The immune effects of obesity were not confined to adults, however, with O’Shea’s team finding reduced iNKT cell numbers and function in obese children aged an average of 12 years. Of equal concern was their epigenetic findings; the children had switched off genes involved in defence against cancer and switched on genes involved in fatty acid metabolism and insulin signalling, which are associated with heart disease and diabetes in adulthood.
“That means that at an epigenetic level we are already delivering the 30% of people who will have Type 2 diabetes in 2050,” said O’Shea. He noted the reported correlation between obesity and prevalence of fast-food outlets and observed that “we need a public health revolution, but we’re not capable of delivering it”.
Looking to the future, he suggested that novel treatments based on GLP-1 pathways will be used in combination with the intestinal liner, adding that bile salts and faecal transplantation may also play a part. However, noting that obesity frequently makes children unhappy, he stressed that prevention is much better, and cheaper, than any type of cure.
Fat but fit?
In an afternoon session devoted to the management of obese children, Dénes Molnár (University of Pécs, Hungary) opened with a look at the concept of the metabolically healthy obese patient. His conclusion, however, was that “as a clinical entity, it may be questionable”.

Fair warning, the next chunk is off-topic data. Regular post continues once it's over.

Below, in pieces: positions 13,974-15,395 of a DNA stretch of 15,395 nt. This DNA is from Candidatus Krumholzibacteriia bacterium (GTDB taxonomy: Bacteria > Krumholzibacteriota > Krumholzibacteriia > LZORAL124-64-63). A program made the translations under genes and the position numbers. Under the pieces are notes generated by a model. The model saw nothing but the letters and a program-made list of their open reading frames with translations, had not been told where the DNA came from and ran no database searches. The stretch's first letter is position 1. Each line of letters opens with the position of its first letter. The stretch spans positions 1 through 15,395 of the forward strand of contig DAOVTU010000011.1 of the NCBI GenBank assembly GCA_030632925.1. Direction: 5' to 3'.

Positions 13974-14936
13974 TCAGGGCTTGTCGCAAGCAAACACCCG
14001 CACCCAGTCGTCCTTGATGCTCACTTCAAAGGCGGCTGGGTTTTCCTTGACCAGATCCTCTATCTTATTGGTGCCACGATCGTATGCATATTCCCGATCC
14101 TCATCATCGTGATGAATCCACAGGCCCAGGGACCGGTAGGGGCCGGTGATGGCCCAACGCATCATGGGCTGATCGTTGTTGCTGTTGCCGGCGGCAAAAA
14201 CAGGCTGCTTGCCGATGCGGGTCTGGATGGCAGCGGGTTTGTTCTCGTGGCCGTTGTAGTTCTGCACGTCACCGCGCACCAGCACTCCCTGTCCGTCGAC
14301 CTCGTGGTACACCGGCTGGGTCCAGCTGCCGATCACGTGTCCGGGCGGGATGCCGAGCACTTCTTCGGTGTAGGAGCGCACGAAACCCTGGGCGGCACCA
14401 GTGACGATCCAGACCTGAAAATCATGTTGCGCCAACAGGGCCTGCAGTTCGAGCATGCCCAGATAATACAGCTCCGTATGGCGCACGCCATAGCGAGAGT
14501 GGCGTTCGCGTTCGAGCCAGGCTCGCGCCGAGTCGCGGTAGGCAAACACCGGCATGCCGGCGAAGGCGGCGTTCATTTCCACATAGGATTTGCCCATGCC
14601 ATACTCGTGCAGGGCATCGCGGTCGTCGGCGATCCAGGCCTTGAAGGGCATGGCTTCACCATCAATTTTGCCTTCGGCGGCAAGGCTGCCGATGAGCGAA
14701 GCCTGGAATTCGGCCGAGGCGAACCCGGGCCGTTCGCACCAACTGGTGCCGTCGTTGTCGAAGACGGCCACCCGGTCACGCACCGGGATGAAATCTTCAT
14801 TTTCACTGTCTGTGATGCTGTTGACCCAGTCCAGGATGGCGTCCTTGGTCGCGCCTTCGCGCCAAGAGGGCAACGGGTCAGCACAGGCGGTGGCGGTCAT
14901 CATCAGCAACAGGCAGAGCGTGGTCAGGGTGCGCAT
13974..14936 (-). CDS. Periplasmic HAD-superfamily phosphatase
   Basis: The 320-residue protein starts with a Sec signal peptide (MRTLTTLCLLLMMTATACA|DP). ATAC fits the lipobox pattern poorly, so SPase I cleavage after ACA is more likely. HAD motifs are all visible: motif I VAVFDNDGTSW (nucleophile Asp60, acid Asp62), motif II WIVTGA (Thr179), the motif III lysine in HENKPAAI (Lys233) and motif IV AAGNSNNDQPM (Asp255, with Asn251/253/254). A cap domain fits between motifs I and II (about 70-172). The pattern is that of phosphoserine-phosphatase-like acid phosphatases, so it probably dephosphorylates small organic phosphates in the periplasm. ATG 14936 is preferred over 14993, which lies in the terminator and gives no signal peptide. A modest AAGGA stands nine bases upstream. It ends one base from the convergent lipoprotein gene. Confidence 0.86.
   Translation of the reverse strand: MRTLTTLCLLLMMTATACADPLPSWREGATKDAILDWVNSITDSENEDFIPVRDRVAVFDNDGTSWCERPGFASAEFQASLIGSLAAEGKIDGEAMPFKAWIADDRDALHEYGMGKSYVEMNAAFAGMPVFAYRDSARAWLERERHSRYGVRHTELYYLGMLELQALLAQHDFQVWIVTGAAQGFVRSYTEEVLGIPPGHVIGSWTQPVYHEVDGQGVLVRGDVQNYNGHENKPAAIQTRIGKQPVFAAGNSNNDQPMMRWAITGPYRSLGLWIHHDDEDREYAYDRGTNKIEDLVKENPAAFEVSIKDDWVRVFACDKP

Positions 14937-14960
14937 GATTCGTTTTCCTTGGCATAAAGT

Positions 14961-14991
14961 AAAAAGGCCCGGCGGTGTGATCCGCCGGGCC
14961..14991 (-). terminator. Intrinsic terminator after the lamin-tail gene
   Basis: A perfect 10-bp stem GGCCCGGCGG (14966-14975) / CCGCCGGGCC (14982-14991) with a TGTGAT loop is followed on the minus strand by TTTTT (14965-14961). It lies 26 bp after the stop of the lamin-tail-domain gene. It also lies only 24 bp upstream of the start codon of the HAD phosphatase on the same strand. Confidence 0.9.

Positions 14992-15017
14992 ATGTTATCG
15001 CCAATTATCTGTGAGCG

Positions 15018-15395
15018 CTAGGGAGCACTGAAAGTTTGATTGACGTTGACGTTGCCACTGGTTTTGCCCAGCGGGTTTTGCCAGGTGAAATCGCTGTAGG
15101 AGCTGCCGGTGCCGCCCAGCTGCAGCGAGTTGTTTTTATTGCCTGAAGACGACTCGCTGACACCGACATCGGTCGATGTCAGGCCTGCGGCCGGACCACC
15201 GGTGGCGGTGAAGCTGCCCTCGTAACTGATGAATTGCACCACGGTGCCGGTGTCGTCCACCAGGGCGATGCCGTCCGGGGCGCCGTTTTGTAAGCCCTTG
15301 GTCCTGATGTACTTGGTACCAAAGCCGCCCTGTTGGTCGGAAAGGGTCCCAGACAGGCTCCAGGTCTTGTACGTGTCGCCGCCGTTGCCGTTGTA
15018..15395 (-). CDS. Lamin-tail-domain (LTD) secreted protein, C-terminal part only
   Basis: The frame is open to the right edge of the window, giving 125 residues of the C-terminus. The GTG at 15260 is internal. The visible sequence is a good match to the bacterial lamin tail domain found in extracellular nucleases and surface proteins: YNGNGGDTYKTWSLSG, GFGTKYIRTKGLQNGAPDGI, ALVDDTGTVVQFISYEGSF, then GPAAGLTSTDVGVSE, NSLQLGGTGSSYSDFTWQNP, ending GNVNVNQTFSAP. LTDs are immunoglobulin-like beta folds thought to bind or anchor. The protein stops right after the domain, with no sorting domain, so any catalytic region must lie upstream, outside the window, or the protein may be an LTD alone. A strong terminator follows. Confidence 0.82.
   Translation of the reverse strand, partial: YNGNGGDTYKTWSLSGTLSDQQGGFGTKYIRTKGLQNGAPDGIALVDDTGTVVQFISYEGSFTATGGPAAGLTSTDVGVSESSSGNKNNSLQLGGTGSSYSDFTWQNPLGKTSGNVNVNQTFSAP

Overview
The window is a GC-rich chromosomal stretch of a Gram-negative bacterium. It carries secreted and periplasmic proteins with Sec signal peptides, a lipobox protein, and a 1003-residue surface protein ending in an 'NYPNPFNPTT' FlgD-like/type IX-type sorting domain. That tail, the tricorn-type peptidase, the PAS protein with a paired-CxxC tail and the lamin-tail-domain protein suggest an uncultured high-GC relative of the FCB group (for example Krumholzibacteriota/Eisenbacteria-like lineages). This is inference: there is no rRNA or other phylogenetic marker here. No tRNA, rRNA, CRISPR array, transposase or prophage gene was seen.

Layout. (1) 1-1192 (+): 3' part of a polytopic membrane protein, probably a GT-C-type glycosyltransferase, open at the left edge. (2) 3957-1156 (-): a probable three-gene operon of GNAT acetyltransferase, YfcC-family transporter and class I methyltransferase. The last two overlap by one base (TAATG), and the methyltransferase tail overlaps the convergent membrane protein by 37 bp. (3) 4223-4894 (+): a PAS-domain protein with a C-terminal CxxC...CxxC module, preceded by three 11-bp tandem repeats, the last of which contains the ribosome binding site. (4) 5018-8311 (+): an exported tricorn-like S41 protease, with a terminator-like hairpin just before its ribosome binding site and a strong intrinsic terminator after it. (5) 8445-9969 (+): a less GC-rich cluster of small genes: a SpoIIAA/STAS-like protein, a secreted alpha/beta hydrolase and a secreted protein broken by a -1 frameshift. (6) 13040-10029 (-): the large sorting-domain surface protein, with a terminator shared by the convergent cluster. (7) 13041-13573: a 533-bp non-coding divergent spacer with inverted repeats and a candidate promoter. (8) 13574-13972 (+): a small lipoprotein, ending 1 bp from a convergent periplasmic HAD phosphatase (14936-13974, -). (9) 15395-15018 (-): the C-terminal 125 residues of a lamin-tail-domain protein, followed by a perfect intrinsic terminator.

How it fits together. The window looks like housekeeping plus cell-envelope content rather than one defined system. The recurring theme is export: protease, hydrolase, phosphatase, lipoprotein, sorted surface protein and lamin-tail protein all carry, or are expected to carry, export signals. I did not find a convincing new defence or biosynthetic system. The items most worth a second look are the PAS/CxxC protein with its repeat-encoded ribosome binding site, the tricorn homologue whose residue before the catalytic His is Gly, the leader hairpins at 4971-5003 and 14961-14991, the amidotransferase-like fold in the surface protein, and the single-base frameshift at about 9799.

He showed that good metabolic health in obese patients is likely transient, with metabolic risk factors accumulating along with the duration of obesity. He also noted that definitions of metabolically healthy obesity vary widely, with many definitions allowing patients to have at least one metabolic impairment.
Furthermore, a number of studies have shown that, although obese patients classed as metabolically healthy have better outcomes than those classed as unhealthy, their outcomes are still significantly worse than those of normal-weight patients. This suggests that metabolically healthy obesity “is not an innocent, benign condition”, said Molnár.
Obese patients who are metabolically healthy are distinguished from those who are metabolically unhealthy by factors including a smaller waist circumference, a less sedentary lifestyle and “much less” visceral fat. Because of this last factor, Molnár favours a model in which metabolic health in obesity depends on a patient’s ability to expand subcutaneous fat deposits. Those who cannot do so accumulate ectopic fat, such as visceral fat, leading to poor metabolic health.